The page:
in things above their reach, What is here said, is by no while it prompts them to negmeans intended to discounte- lect what might prove of imnance any thing, which tends to portant benefit. C. Y. A. render the education of youth in general, as easy, and thorough (To be continued.)

Selections.

ON LIBERALITY IN RELIGION. blunderers, would be to banish

knowledge and science from the (Concluded from p. 428.) world. The effect of such a

chaos is the same; whether it be Three questions arise out of produced by individual folly, or this subject :

by a sort of pic-nic collection, in First, How far such liberality which numbers contribute their is consistent with the love of respective shares, and fairly club truth?

a medley of contradictions. Why · Discrimination belongs to the should that which is absurd in essence of useful research. The every thing else, be rational in reman who transposes cause and ligion? It is evident that within effect; who classes phænome. the domain of this idol-liberality, na without regard to their na- there is not a spot on which ture ; or who huddles together truth can rear her temple or a mass of incoherent facts, will plant her foot. Because truth never enlighten the community, of every kind, under every form, nor obtain the suffrages of its apd in every degree, is necessawell informed members. They rily and eternally intolerant of all agree that to encourage such falsehood. And therefore to. Vol. II. No. 10.

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exempt from challenge a host of never determining that point at discordant sentiments, and that all. Here, then, are two divine on the most interesting topics, precepts of which it mocks the is to wave the rights of truth to authority by frustrating the apthe whole extent of the exemp- plication. Who is to seize the tion. It takes for granted, eitherravening wolf,” if it is a settled. that the truth on these topics is rule in theological etiquette to not discoverable ; or that it is look no further than the sheep's not worth the trouble of conten- skin ?" Who shall chase the tion. The first of these assump- “ Antichrist" from his door, if it tions is a libel on the word of be unmannerly and boorish to God; and the second on his ask what “ doctrine” he brings ? wisdom. They who thus aban- There cannot exist a doubt, that don the claims of truth, by put-' if the Lord Jesus himself were ting them virtually on a level to descend with his apostle, in with the claims of error, are not veiled glory, and mingle again. her friends, and the alternative with men, one such sentence a is plain.

piece as are quoted above, would The next question is, How expel them both from the circle this liberality of theirs consists of “liberal” Christians! That with fidelity to our Lord Jesus evangelical hero, Paul, took the Christ?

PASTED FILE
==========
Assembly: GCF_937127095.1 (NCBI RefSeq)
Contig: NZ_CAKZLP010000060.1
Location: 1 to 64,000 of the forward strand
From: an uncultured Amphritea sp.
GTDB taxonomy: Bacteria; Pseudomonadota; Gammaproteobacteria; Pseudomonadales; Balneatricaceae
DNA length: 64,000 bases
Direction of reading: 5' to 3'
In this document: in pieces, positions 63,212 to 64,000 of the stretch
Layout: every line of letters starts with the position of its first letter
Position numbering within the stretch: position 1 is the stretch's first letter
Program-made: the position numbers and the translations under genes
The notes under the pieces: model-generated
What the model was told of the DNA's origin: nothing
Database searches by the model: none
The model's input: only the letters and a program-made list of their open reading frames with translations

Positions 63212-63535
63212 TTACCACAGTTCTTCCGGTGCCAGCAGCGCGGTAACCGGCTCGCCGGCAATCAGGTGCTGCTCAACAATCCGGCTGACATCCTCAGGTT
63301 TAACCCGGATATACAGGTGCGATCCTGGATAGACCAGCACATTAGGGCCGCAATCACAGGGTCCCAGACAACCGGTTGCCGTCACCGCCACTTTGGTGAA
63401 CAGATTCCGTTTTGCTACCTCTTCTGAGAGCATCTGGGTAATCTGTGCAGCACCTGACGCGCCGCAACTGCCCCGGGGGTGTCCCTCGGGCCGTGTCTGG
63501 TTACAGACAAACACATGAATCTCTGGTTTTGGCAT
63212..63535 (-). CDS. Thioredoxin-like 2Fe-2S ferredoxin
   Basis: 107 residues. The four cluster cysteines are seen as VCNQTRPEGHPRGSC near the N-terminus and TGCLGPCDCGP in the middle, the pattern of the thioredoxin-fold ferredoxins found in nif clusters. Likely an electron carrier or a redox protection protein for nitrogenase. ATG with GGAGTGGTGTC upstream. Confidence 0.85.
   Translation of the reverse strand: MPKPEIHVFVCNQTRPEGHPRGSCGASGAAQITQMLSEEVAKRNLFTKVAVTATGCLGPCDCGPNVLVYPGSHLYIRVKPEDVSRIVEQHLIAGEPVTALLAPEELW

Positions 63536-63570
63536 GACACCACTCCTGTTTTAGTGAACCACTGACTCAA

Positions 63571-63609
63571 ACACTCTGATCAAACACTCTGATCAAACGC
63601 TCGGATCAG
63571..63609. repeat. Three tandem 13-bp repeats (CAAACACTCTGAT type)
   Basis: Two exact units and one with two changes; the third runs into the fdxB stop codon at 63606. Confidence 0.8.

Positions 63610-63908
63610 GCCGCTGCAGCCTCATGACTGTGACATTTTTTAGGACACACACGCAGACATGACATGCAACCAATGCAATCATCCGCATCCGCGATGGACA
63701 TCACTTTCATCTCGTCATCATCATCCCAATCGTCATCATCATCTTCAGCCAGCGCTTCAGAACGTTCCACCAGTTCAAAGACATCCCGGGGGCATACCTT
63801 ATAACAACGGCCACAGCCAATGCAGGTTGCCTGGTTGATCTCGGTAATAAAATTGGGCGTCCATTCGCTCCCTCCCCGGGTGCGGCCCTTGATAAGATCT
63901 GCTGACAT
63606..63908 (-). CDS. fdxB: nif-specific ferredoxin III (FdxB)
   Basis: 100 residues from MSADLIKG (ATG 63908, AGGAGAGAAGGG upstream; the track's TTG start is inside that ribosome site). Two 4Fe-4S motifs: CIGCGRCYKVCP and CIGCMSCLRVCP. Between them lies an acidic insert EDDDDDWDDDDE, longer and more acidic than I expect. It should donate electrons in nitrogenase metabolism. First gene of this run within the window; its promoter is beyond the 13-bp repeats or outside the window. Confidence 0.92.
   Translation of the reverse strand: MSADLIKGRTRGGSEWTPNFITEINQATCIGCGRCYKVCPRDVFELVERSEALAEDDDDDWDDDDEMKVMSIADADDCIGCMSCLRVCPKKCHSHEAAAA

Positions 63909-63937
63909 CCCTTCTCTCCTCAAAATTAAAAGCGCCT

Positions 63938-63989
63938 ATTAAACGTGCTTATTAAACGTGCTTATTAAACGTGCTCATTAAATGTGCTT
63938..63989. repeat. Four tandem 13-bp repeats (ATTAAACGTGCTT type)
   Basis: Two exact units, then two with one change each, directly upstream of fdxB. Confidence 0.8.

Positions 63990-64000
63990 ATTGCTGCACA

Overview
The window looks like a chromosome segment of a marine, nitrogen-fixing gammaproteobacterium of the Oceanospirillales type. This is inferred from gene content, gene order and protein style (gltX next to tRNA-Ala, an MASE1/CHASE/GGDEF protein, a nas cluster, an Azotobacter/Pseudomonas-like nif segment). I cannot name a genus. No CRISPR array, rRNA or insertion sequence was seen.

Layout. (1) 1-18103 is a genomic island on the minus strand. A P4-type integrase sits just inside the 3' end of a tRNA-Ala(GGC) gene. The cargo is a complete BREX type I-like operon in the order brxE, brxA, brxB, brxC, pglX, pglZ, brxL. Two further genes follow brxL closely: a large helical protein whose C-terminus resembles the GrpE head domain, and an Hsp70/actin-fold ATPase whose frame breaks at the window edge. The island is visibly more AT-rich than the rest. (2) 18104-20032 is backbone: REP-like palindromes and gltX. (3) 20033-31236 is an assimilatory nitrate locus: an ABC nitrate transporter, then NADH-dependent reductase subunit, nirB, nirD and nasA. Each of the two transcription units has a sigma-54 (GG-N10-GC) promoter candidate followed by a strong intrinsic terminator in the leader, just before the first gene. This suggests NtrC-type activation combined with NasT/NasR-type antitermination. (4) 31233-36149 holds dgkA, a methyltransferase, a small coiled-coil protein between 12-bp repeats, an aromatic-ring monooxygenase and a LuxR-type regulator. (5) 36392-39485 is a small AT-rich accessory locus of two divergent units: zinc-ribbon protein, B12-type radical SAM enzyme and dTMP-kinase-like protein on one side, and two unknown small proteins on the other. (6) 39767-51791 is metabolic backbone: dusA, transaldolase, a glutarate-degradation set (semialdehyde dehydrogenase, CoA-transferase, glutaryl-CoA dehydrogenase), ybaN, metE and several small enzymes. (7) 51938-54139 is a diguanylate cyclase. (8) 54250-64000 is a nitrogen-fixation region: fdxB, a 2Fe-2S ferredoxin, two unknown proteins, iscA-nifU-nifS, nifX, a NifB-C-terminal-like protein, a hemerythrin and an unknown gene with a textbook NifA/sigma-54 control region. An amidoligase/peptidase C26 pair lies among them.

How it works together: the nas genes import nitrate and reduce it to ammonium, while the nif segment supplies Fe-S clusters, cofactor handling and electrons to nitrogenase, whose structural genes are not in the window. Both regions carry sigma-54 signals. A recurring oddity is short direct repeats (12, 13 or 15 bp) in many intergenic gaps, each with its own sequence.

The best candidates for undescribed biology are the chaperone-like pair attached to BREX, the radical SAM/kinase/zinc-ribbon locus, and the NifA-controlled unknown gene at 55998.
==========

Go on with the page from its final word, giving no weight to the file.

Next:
elders of Ephesus to record that He was himself the great wit- he was “ pure from the blood of ness to the truth ; and has com- all men.” Why? Because he manded all his followers to imi- had thrown the reins on the tate his example. Not one in- neck of his charity ; had represtance can be pointed out, of his sented the precious truths of the countenancing, in the slightest gospel and their opposites as manner, a catholicism which well qualified to harmonize ; treats with nearly equal regard and had refrained to enforce parall opinions and doctrines that ticular views of doctrine, lest he shelter themselves under his should infringe liberty of judgname. He has charged us to ment, or the maxims of good beware of “ false prophets, who breeding ? No! But because he come in sheep's clothing, but in- “ had not shunned to declare the wardly are ravening wolves.” WHOLE counsel of God.” And And the apostle, who lay on his they who do, must go to their breast and imbibed most of his Judge with “ blood-guiltiness” in tenderness, has written,“ if there their consciences. Let this be come any unto you and bring solemnly pondered by those minnot this doctrine," (the doctrine isters who having had the of Christ) “ receive him not into “form of sound words," havo your house, neither bid him been carried away by the curGod speed, for he that biddeth rent of a spurious liberality ; him God speed, is partaker of have gradually dropped the pehis evil deeds." What the doc- culiar doctrines of Christianity; trine of Christ is, can be deter- and now, through fear of ofmined only from his word. But fence or the ridicule of singularthe liberality which is now on its ity, avoid them altogether. Sa trial, draws its chief praise from that the utmost which can be